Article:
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Class I Notes

by: carolyn martinez
carolyn martinez
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About this Document

Chapter I notes, chapter II and III coming soon.
General Chemistry I
Vanessa Garcia
Class Notes
General Chemistry




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This 6 page Class Notes was uploaded by carolyn martinez on Saturday September 24, 2016. The Class Notes belongs to CHEM 1311 at University of Texas at Brownsville and Texas Southmost College taught by Vanessa Garcia in Fall 2016. Since its upload, it has received 22 views. For similar materials see General Chemistry I in Chemistry at University of Texas at Brownsville and Texas Southmost College.


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Date Created: 09/24/16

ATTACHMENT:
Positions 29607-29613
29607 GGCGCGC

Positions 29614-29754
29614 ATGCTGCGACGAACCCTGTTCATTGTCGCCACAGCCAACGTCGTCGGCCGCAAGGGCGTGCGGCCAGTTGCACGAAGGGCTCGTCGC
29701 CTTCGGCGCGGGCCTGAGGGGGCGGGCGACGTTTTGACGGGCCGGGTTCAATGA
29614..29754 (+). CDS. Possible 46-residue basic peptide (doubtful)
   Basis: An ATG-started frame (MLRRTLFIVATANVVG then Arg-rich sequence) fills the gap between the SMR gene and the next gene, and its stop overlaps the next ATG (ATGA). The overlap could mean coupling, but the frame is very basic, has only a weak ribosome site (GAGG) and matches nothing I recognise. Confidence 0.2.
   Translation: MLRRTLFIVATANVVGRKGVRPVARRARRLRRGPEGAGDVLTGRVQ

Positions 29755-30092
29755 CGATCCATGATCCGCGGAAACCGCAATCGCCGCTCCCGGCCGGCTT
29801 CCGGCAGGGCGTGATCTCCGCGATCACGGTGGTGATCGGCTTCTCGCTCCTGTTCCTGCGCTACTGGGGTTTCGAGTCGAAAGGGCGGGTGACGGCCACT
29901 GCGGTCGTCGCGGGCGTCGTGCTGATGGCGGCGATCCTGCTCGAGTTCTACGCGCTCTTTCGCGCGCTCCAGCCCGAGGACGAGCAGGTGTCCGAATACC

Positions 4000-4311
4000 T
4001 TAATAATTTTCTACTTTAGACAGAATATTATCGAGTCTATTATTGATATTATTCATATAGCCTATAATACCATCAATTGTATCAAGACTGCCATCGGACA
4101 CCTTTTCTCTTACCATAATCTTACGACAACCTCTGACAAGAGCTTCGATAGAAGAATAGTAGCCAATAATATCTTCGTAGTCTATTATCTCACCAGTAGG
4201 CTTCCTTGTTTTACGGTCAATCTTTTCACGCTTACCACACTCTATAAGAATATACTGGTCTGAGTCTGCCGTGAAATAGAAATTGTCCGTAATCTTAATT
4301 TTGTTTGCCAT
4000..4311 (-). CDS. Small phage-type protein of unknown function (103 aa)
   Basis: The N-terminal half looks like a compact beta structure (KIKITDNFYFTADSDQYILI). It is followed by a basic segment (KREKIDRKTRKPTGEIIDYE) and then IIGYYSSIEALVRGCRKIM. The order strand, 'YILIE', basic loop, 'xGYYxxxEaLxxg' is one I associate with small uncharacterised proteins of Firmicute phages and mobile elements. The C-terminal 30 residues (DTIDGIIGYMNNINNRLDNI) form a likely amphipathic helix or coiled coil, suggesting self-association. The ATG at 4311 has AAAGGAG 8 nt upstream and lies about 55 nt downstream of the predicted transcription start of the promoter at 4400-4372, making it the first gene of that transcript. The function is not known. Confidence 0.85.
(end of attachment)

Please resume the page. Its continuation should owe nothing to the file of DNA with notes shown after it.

Chemistry Week I Notes Chemistry is the study of material and the changes it goes through Matter contains mass and space Molecules: Contains two or more atoms Ø Minor altercations can create different substances ???????? CO ▯ States of Matter Ø Gas – no stable volume or shape, maintains its shape and volume within the container. Ø Liquid- definite volume, no shape. Ø Solid- specific shape and volume ALL SUBSTANCES ARE EITHER COMPOUNDS OR ELEMENTS Ø Elements consist of one atom = cannot be broken down Ø Compounds consist of either two or more atoms = can be broken down Ø Mixtures can consist of two or more substance • Element + Element • Compound + Compound • Compound + Element Ø Mixtures can be: Homogeneous- dissolving sugar into water Heterogeneous- mixing sand with iron fillings Ø Quantitative properties can be expressed with using numbers Example: The turtle weighs 1 Kilogram (kg). Ø Qualitative properties does not need to be expressed using numbers Example: The turtle is brown Ø Physical Properties: can be seen without chaning the chemical composition. Example: color, melting point, boiling point. Ø Physical changes: changing the physical appearnce of a substance Example: solid à liquid, evaporation of water, freezing of water. Ø Chemical Properties is how a substance may react to create other substances. Example: Flammability, reactivity, oxidation, etc. Ø Chemical changes also known as a chemical reaction is when a substance can be changed into a different substance chemically. Ø Intensive properties can be described without the use of the amount of substance. Example: Temperature, and density. Ø Extensive properties: need amount of substance to determine. Example: Mass, volume, etc. Ø Scientific Method: units to record measuremen t. Ø SI Units: base for where all other units derive from. Mass and weight Ø Mass is measuring how much matter is in an object Ø Weight is measuring the force applied from an object because of gravity Weight can vary from place to place but mass does n’t Ø Temperature is how heat flows from an object with a higher temperature attracts to another object with lower temperature. C° - Celsius F°- Fahrenheit K°- Kelvin HOW TO CONVERT: • K = °C + 273.15 ▯ • °C = ▯(°F – 32) • °F = (°C) + 32 ▯ Volume: contains the measurements of: 3 • cubic centimeter (cm ) • milliliter (mL) • liter (L) 3 • Solids – cm • Liquids – mL • Gases – L Density: how much mass is in a unit of volume. FORMULAS: Know that density is room dependent on temperature at ( 25°C) room temperature unless told anoth▯▯▯▯empe▯ature. • Density = = ▯▯▯▯▯▯▯ ▯ • Solids = ▯ ▯▯▯ • Liquids = ▯▯ ▯ • Gases = ▯ Exact and Inexact numbers: Exact: known values Example: 12 eggs in a dozen, 24 crayons in a pack of 24 crayons. Inexact: uncertain values. Example: Human errors and equipment errors Significant figures: digits of a stately measure Example: 2.2 has two sig figs 2.2405 has five sig figs Basically, the more number of significant figures, THE BETTER. ± ß this sign just express the magnitude of the number. • Example: 2.2405 ± 0.0001 g (5 being the uncertain digit) Start counting the figures by going from left to right with the FIRST non - zero digit. SOME ZEROS ARE NOT SIGIFICANT DUE TO THEIR LOCATION: 1. Any non-zero is SIGNIFICANT 2. Zeros between on-zero numbers COUNT. 3. Zeros in the beginning DO NOT COUNT EXAMPLE: • 0.02 g – one significant figure • 0.0026 g – two significant figures 4. Zeros at the end are significant if it previously has a decimal point Example: 0.200 three sig figs; 3.0 two sig figs 10 ± ▯▯▯▯▯▯ can represent the number of zeroes Example: 4 1.03 X 10 4 – three significant figures 1.030 X 10 g – four significant figures REMEMBER WHEN YOU ADD, SUBTRACT, DIVIDE OR MULTIPLY CHOOSE USE YOUR NUMBER WITH THE SMALLEST AMOUNT OF SIGNIFCANT FIGURES TO MATCH YOUR ANSWER Example: • 20.42 + 1.322 + 83.1 = 104.842 ≈ 104.8 • 6.221 x 5.2 = 32.3492 ≈ 32 Precision: receiving the same/similar measurement over different trials. Accuracy: How similar a measurement us close to the original or true value. (8.50 in.)(▯.▯▯ ▯▯ ) = 21.59 cm ▯ ▯▯ ▯.▯▯▯▯ ▯▯ ▯▯▯▯ ▯ (0.0550 mi)( ▯ ▯▯ )( ▯ ▯▯ ) = 88.5 m


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